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Looking for Alaska Paperback – December 28, 2006
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From School Library Journal
Grade 9 Up—From the very first page, tension fills John Green's Michael L. Printz Award-winning novel (Dutton, 2005). Miles Halter, 16, is afraid that nobody will show up at his party because he doesn't have many friends. He loves to read biographies and discover the last words attributed to famous people. He's particularly intrigued with the dying words of poet Francois Rabelais: "I go to seek a great perhaps." Miles is leaving his loving Florida home for the "great perhaps" of the same Alabama boarding school attended by his father. Ominous chapter headings (40 days before, 10 days after) reveal that something tragic may happen. At school, Miles is accepted by a brainy group of pranksters led by his roommate and Alaska Young, a smart and sexy feminist. The teen becomes captivated by his new friends who spend as much energy on sex, smoking, drinking, and cutting-up as they do on reading, learning, and searching for life's meaning. As the school year progresses, Miles's crush on Alaska intensifies, even after it becomes evident that her troubled past sometimes causes her to be self-destructive. This novel is about real kids dealing with the pressures of growing up and feeling indestructible. Listeners will be riveted as the friends band together to deal with the catastrophic events that plague their junior year, and rejoice at their triumphs. Jeff Woodman clearly delineates the voices for each character in an age-appropriate, smart-alecky manner, injecting great emotion while managing not to be overly sentimental. This story belongs in all collections for older young adults, especially those who like Chris Crutcher, David Klass, and Terry Trueman.—JoAnn Carhart, East Islip Public Library, NY
Copyright © Reed Business Information, a division of Reed Elsevier Inc. All rights reserved. --This text refers to an out of print or unavailable edition of this title.
★ Michael L. Printz Award Winner
★ Los Angeles Times Book Prize Finalist
★ NPR's 100 Best-Ever Teen Novels
★ TIME Magazine's 100 100 Best Young Adult Books of All Time
★ An ALA Best Book for Young Adults Top 10
★ An ALA Quick Pick for Reluctant Young Readers
★ A Booklist Best Book of the Year
★ A Kirkus Best Book of the Year
★ A SLJ Best Book of the Year
★ A New York Public Library Book for the Teen Age
“What sets this novel apart is the brilliant, insightful, suffering but enduring voice of Miles Halter.” –Chicago Tribune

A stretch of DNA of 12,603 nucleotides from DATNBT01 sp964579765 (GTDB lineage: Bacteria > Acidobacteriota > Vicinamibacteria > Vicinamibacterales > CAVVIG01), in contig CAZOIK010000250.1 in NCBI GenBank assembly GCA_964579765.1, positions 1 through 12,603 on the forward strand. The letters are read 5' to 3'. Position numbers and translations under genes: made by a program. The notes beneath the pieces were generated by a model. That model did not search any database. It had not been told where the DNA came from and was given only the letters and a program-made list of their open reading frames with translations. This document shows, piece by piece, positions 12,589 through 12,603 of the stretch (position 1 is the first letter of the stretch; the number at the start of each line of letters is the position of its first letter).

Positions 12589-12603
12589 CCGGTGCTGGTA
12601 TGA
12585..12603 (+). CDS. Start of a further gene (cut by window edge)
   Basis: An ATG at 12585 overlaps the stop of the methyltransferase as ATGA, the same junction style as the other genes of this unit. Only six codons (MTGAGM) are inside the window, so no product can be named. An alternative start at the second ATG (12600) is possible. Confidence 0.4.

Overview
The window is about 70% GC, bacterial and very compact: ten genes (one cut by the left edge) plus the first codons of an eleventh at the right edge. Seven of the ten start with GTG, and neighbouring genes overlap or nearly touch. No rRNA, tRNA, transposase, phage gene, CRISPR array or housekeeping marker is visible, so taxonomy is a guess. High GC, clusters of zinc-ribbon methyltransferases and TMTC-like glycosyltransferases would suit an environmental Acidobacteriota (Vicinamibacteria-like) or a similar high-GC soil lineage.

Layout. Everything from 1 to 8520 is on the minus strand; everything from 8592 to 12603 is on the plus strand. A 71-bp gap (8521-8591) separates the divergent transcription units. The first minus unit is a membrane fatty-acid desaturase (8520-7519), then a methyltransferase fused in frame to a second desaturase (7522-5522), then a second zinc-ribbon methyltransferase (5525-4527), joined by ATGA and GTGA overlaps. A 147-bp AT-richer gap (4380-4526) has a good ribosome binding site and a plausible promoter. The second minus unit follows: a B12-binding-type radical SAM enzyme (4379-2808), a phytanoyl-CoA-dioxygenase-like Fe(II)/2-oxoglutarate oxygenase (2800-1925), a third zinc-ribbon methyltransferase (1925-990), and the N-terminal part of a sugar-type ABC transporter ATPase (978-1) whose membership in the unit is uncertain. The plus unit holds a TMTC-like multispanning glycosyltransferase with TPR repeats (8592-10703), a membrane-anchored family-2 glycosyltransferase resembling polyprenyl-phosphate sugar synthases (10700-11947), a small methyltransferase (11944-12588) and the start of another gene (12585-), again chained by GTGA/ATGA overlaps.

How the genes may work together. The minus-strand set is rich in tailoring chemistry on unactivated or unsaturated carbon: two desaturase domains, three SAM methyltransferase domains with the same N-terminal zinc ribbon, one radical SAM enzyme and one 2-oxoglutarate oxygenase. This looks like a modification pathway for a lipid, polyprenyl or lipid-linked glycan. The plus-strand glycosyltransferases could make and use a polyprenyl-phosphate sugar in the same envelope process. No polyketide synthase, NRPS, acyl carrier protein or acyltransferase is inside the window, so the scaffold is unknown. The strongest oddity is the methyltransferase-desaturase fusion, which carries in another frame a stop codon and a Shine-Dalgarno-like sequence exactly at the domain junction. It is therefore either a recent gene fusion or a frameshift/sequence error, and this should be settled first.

“Funny, sad, inspiring, and always compelling.” –Bookpage
“Stunning conclusion . . . one worthy of a book this good.” -–Philadelphia Inquirer
“The spirit of Holden Caulfield lives on.” –Kliatt
★ “What sings and soars in this gorgeously told tale is Green’s mastery of language and the sweet, rough edges of Pudge’s voice. Girls will cry and boys will find love, lust, loss and longing in Alaska’s vanilla-and-cigarettes scent.” –Kirkus, starred review
★ “Miles’s narration is alive with sweet, self-deprecating humor, and his obvious struggle to tell the story truthfully adds to his believability. Like Phineas in John Knowles’s A Separate Peace, Green draws Alaska so lovingly, in self-loathing darkness as well as energetic light.” –SLJ, starred review
★ “Miles is a witty narrator who manages to be credible as the overlooked kid, but he's also an articulate spokesperson for the legions of teen searching for life meaning (his taste for famous last words is a believable and entertaining quirk), and the Colonel's smarts, clannish loyalties, and relentlessly methodological approach to problems make him a true original....There's a certain recursive fitness here, since this is exactly the kind of book that makes kids like Miles certain that boarding school will bring them their destiny, but perceptive readers may also realize that their own lives await the discovery of meaning even as they vicariously experience Miles' quest.” –BCCB, starred review
“John Green has written a powerful novel—one that plunges headlong into the labyrinth of life, love, and the mysteries of being human. This is a book that will touch your life, so don’t read it sitting down. Stand up, and take a step into the Great Perhaps.”
–K.L. Going, author of Fat Kid Rules the World, a Michael L. Printz Award Honor Book